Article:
Linguistics Colloquium: Khaloob Kawar

25/04/2017 - 14:00 - 15:30

Khaloob Kawar, Bar Ilan University

Title: Narrative Production in Arabic-speaking adolescents with and without Hearing Loss: Macrostructure, Evaluation methods, Microstructure and Modern Standard Arabic

Abstract: The research aimed to distinguish oral personal narratives of Arabic speaking adolescents with hearing loss from those of normal hearing. Analyses focused on four aspects of narrative production: a) macrostructure features including high point analysis and macrostructure components: abstract, orientation, complication, evaluation resolution and coda; b) evaluation methods that are produced by lexical and phrasal expressions found throughout the narratives; c) microstructure features including productivity, complex sentences and morpho-syntactic errors; and d) the use of Modern Standard Arabic (MSA).

124 Adolescents (63 normal hearing participants and 61 participants with pre-lingual bilateral sensori-neural hearing loss, aged 12;00-16;00), participated in the study by telling personal oral narratives about a dangerous situation.

Results demonstrated that the personal narratives from Arabic speaking adolescents with and without hearing loss showed similarity between the two groups for all macrostructure components except for the evaluation component, which was found to be produced significantly more by the hearing participants. In terms of high point analysis, 57.3% of participants produced the ‘classic pattern’ (which orients the listener to characters, events, time, and place, builds actions up to a high point, and then resolves it.), the remaining patterns were divided among the ‘high point ending’, ‘leap frogging’  and ‘chronological patterns’. There were no differences between the two groups in narrative pattern production.

In terms of evaluation methods, the narratives of adolescents with hearing loss contained significantly fewer and less varied evaluation methods. In terms of microstructure, the narratives of adolescents with hearing loss contained significantly more morpho-syntactic errors and fewer complex sentences. Finally, participants produced a low percentage of syntactic units with MSA expressions (4.3%), with a significant difference between the hearing participants (7%) and the participants with hearing loss (1.6%).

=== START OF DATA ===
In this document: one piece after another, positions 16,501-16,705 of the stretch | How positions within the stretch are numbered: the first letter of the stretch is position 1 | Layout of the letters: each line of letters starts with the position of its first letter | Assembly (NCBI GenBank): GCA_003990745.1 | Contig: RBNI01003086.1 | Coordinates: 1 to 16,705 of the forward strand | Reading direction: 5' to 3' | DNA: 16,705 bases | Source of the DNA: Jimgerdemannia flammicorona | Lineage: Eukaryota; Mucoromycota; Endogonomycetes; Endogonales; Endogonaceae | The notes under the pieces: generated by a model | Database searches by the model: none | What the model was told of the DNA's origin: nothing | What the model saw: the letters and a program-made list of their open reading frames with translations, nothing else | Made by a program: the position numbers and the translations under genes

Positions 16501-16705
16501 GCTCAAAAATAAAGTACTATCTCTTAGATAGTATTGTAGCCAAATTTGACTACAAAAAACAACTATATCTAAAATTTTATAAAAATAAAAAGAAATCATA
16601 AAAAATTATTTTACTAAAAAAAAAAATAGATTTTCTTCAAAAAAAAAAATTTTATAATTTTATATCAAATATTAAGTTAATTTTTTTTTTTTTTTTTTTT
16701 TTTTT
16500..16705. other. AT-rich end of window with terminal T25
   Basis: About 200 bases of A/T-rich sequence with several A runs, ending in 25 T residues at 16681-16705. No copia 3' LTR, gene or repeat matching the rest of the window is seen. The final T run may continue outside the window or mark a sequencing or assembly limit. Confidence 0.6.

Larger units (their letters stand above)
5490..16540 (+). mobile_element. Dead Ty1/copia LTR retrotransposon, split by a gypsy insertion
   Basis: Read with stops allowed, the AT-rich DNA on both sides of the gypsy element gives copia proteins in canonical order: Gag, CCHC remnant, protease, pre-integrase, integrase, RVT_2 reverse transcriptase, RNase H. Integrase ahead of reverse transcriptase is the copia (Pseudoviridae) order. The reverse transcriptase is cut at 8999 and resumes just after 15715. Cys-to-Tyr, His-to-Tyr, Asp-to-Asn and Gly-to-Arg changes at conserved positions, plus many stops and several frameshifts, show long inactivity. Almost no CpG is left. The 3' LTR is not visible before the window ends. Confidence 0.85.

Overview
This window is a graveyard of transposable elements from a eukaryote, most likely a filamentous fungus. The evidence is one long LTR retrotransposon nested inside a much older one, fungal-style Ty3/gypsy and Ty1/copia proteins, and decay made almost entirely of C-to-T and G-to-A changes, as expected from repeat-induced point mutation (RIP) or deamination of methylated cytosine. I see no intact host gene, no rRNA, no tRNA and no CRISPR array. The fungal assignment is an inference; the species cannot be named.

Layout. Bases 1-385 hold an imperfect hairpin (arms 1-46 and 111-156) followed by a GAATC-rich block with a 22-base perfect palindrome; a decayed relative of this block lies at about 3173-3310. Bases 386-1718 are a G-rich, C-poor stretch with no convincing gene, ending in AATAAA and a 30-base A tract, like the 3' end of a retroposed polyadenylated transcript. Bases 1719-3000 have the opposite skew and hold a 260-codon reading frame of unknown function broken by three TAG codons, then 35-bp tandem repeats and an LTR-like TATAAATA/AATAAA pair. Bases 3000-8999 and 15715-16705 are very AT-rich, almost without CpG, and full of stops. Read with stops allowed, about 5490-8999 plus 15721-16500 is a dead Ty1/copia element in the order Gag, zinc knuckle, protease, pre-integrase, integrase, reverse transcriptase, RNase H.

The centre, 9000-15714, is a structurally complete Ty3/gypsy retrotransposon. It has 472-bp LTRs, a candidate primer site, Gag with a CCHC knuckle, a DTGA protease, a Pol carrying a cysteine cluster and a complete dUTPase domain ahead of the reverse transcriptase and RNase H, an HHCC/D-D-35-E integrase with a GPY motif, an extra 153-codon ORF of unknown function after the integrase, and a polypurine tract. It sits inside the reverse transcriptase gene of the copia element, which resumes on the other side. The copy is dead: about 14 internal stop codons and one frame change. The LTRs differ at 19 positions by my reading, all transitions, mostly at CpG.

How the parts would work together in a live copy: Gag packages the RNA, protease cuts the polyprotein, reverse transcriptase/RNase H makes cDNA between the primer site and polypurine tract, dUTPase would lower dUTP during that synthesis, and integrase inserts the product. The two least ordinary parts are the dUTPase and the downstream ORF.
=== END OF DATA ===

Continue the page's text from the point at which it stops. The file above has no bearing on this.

With regard to the relationships between macrostructure, evaluation methods and morpho-syntactic abilities, significant positive correlations emerged between the mean percent of complex sentences and both the frequency and variation of evaluation methods for each group. Conversely, a significant negative correlation was found between the mean percent of syntactic units with morpho-syntactic errors and the frequency of evaluation methods for each group. Trends toward significance were found for the production of evaluation methods  and the narrative pattern for the hearing participants.

With regard to the relationship between the use of MSA and other aspects of narrative, no significant correlations between the use of MSA and frequency or variation of evaluation methods. However, a significant negative correlation was found between MSA expressions and morpho-syntactic errors for the sample as a whole.

The adolescents with hearing impaired varied widely in terms of hearing level (moderate, severe, profound), rehabilitation device (hearing aids, cochlear implant), and exposure to sign language. No significant differences emerged for any of the narrative measures. There was, however, a trend toward significance for the difference between those who use cochlear implants and those who use hearing aids for narrative length, where those who with cochlear implants produced longer narratives (measured both in words and in syntactic units). In addition, those exposed to sign produced longer narratives (measured in syntactic units only) than those who were not exposed to sign.

Narrative abilities are important for cognitive, social, emotional and academic skills. Narratives offer speech language pathologists, teachers and researchers of hearing loss and language abilities a wide range of information to assess and diagnose linguistic abilities more effectively and to develop programs for language and social intervention.

 

Building 604, room 11